##### Calculating a Payment in Excel

Excel just so happens to have a function to calculate the payment of any loan that has (1) a constant payment, and (2) a constant interest rate. This blessed function is called

**PMT**.

In Excel, function PMT returns a loan's payment (principal and interest) and looks like so:

**Rate:**The interest rate of the loan;**Nper:**Theumber of__n__iods (or payments) of the loan;__per__**Pv:**Theresent__p__alue (or principal, or current balance) of the loan;__v__**Fv:**Theuture__f__alue, or balance you'll have when the last payment is made;__v__**Type:**Designated by either 1 or 0 (zero). Tells Excel whether payments are made at the beginning (1) or end (0 or blank) of the period.

Actually, in our example, function PMT requires only three of these inputs. You can leave "Fv" and "Type" blank; Excel will assume both to be zero.

So let's say we've been good patriotic customers of GWB National Bank (a purely fictional entity, of course). We have a loan with them which shows a current balance of $5,800. That's our loan's "present value," which means it's the "Pv" in the PMT function. GWB Nat'l Bank charges us an annual interest rate 16.99 percent; this (with a tweak) becomes the "Rate" in the PMT function. But we're on a debt-paydown kick, and now we'd sure like to have this loan paid off in 14 months (the "Nper"). Exactly what payment would be required to get this done?

Here's how I set things up in Excel:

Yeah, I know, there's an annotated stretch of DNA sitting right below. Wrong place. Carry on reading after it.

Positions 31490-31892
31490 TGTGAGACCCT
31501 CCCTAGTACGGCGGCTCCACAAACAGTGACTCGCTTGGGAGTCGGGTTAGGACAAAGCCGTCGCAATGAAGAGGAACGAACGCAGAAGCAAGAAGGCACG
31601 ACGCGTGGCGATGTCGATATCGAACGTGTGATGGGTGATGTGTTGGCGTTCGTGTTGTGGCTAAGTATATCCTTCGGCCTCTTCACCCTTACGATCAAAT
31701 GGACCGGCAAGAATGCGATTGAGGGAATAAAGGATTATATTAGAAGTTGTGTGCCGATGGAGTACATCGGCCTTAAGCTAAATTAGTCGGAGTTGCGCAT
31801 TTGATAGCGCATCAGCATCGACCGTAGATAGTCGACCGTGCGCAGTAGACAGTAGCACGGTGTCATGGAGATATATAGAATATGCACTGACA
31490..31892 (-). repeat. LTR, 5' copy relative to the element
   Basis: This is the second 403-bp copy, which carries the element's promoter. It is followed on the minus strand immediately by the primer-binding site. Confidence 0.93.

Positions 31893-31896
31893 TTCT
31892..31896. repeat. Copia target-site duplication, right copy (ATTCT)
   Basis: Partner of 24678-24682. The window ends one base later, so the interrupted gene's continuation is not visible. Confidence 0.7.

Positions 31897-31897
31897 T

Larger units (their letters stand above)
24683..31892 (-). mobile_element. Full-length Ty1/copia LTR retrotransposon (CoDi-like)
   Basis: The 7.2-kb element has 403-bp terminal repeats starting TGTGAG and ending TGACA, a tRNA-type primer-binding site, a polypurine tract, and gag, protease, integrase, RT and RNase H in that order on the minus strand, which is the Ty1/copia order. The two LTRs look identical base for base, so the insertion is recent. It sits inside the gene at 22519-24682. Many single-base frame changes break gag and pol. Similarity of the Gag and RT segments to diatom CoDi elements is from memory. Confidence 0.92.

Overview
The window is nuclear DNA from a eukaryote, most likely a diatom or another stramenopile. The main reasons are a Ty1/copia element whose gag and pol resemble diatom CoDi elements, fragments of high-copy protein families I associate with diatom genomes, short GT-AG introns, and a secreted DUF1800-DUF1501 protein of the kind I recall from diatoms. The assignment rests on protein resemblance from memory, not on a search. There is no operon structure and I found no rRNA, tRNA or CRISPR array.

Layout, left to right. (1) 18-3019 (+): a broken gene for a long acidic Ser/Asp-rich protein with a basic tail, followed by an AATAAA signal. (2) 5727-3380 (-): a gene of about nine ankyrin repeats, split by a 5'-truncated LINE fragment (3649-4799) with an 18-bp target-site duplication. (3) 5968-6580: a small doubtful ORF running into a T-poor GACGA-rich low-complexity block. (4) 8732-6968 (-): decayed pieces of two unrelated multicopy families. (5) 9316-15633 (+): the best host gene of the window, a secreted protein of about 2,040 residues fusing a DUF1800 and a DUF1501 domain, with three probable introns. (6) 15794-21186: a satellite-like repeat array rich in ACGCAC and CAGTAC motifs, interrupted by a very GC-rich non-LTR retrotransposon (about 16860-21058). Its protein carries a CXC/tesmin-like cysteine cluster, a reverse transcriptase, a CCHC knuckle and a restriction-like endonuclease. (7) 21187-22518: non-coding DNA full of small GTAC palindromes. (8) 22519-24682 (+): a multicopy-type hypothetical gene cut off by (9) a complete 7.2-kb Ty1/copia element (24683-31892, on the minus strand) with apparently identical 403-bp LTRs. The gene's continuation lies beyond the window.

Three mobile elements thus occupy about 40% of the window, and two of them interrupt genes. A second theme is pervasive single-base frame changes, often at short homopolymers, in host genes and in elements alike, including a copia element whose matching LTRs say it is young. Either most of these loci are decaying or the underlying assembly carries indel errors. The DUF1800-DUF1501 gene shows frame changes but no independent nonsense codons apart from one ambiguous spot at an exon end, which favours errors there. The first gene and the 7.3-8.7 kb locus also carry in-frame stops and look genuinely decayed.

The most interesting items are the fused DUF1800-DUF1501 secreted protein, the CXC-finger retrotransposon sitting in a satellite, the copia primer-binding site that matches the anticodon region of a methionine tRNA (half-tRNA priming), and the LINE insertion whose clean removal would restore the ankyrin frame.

Cells B1, B2, and B3 contain our data above — the

**Pv**, the

**Rate**, and the

**Nper**, respectively.

Cell B5 is where the PMT function resides. Remember that the function is:

... so in our spreadsheet, the function should be:

##### Watch Rate and Nper!

Astute readers will note that the PMT function doesn't simply refer to our "Rate" of 16.99% (Cell B2). Rather, to get "Rate," we must divide Cell B2 by 12. Why's this? Well, since we're interested in a loan term that denoted in

*months*, and since our loan uses

*monthly*payments, we have to convert the APR (that's

*Annual*Percentage Rate) in Cell B2 to an equivalent

*monthly*periodic rate. So we divide Cell B2 by 12. That gives us the

*monthly*periodic rate. Now the relevant variables — Rate and Nper — are on a "monthly" basis, and Excel's PMT function can do its thing correctly.

##### All Worked Out

As we can see in Cell B5, a payment of $459.62 would be required to retire our loan in fourteen months. Just for kicks 'n' giggles, we can also have Excel show us how much we'll pay (in total) during those fourteen months. That's what you see in Cell B6, where the formula simply multiplies our monthly payment (B5) by the loan term (B3).

From there, it's a snap to see how much interest we'll pay during the term. In Cell B7, I simply take the total amount paid (B6) and from it subtract the starting balance (B1). The difference between those two figures is all interest, baby.

##### Get the Spreadsheet

You can get the spreadsheet shown above by downloading it here.